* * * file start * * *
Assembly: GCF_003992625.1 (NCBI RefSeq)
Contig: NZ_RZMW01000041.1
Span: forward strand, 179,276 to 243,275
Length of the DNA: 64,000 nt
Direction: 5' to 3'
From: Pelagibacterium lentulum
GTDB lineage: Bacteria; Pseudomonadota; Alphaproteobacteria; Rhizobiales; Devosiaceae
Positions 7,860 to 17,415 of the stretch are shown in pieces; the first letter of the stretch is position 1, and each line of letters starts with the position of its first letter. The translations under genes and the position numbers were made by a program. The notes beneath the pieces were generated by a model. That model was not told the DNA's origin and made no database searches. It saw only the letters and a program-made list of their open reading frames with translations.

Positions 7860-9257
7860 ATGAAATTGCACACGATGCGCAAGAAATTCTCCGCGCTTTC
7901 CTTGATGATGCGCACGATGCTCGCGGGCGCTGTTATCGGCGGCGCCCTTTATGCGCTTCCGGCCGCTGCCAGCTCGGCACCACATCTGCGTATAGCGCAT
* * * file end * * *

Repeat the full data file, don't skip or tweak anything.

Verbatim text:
Assembly: GCF_003992625.1 (NCBI RefSeq)
Contig: NZ_RZMW01000041.1
Span: forward strand, 179,276 to 243,275
Length of the DNA: 64,000 nt
Direction: 5' to 3'
From: Pelagibacterium lentulum
GTDB lineage: Bacteria; Pseudomonadota; Alphaproteobacteria; Rhizobiales; Devosiaceae
Positions 7,860 to 17,415 of the stretch are shown in pieces; the first letter of the stretch is position 1, and each line of letters starts with the position of its first letter. The translations under genes and the position numbers were made by a program. The notes beneath the pieces were generated by a model. That model was not told the DNA's origin and made no database searches. It saw only the letters and a program-made list of their open reading frames with translations.

Positions 7860-9257
7860 ATGAAATTGCACACGATGCGCAAGAAATTCTCCGCGCTTTC
7901 CTTGATGATGCGCACGATGCTCGCGGGCGCTGTTATCGGCGGCGCCCTTTATGCGCTTCCGGCCGCTGCCAGCTCGGCACCACATCTGCGTATAGCGCAT